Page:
Safeguard Your Son Or Daughter From Accidental Poisoning

 

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How to protect your child from accidental poisoning (HealthDay)—Young children are at high risk for accidental poisoning, so parents and other caregivers need to take precautions, a pediatric. Because they look the same and are sometimes in bottles that are very, very similar, a young child tends not to be able to tell the difference.” What should you do if your child comes into contact with one of these potential toxins? Call 911 if a child stops breathing or responding after consuming a poison. Otherwise, call the national 24-hour Poison Control Hotline, 1-800-222-1222, which will connect you to. Call 911 if a child stops breathing or responding after consuming a poison.

Otherwise, call the national 24-hour Poison Control Hotline, 1-800-222-1222, which will connect you to your regional poison control specialists, Rangan said. More information. The U.S.

Centers for Disease Control and Prevention has more on poisoning prevention. Given enough time, kids can break into tamper-resistant bottles. Parents must keep medications up high and locked away so that they are “out of sight, out of reach, out of mind,” said Rangan, who is also assistant medical director of the California Poison Control System. If there any type of poisons in your house keep all those in a place where children could not reach. They drink or eat those without understanding what are they.

If there is any accidental inserting bring the child to the nearest hospital as soon as possible. Given enough time, children can break into tamper-resistant bottles. Parents must keep medications up high and locked away so that they are”out of sight, out of reach, out of mind,” said Rangan, who is also assistant medical director of the California Poison Control System. Do not feed the child or administer liquids. This will make the object lodge farther down.If your child ingests a poisonous substance, call the Palmetto Poison Center (PPC) immediately at 1-800-222-1222.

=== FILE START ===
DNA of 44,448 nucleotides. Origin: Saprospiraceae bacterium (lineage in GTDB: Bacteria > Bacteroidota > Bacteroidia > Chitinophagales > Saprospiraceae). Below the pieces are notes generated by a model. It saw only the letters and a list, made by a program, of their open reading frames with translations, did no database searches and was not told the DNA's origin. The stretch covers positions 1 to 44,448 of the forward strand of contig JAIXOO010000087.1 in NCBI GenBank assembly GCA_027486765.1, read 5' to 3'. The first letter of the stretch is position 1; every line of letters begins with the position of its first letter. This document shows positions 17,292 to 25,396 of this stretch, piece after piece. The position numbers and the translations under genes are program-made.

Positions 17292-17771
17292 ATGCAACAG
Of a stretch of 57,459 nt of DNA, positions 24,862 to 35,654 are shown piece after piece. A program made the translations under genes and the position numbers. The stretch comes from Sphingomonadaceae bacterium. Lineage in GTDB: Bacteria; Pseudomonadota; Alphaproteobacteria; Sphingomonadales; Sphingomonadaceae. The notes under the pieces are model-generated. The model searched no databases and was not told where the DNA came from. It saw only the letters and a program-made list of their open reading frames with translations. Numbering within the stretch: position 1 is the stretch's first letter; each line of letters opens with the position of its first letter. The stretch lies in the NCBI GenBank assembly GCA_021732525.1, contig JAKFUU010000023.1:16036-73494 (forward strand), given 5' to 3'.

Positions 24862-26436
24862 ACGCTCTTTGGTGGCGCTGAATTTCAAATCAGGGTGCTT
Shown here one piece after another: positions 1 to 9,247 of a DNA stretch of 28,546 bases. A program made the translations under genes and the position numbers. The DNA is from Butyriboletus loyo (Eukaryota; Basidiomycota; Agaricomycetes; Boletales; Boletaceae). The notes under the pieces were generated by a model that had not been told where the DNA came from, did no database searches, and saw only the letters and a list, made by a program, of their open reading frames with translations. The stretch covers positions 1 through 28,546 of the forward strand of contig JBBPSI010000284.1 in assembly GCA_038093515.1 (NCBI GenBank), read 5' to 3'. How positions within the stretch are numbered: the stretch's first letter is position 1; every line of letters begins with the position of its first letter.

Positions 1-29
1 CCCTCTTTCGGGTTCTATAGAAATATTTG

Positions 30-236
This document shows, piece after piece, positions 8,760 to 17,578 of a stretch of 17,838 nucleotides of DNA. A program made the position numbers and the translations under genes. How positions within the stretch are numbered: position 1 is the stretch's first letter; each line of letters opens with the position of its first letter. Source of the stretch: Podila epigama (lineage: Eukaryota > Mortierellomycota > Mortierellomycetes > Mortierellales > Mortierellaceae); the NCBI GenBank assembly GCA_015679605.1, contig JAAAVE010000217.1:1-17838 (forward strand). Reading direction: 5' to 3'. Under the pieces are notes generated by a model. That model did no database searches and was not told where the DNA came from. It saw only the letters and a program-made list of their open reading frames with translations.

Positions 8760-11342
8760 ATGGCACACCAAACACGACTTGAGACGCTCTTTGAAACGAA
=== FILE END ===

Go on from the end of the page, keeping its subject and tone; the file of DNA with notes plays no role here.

The PPC offers assistance 24 hours a day, seven days a week. What should you do if your child comes into contact with one of these potential toxins? Call 911 if a child stops breathing or responding after consuming a poison.

Otherwise, call the national 24-hour Poison Control Hotline, 1-800-222-1222, which will connect you to your regional poison control specialists, Rangan said. More information. Keep medicines and toxic products, such cleaning solutions and detergent pods, in their original packaging where children can’t see or get them.

Know the number. Put the nationwide poison control center phone number, 1-800-222-1222, on or near every telephone in your home and program it into your cell phone. Here are some safe practices parents, grandparents and caregivers can adopt to greatly reduce the risk of accidental poisoning: Poison‐Proof Your Home. Children act fast and so do poisons. It is important to have layers of poison prevention protection inside the home.

Keep all products closed and in their original bottles or containers.

List of related literature:

Using child-resistant caps, placing medications and cleaning fluids and powders out of the reach of children, leaving potentially poisonous materials in original containers, and removing poisonous plants from the home can prevent accidental ingestion of poisonous materials.

“Potter & Perry's Fundamentals of Nursing Australian Version E-Book” by Jackie Crisp, Catherine Taylor
from Potter & Perry’s Fundamentals of Nursing Australian Version E-Book
by Jackie Crisp, Catherine Taylor
Elsevier Health Sciences, 2012

Simple ways to prevent poisoning include using child-resistant pill bottle caps.

“Ferri's Clinical Advisor 2019 E-Book: 5 Books in 1” by Fred F. Ferri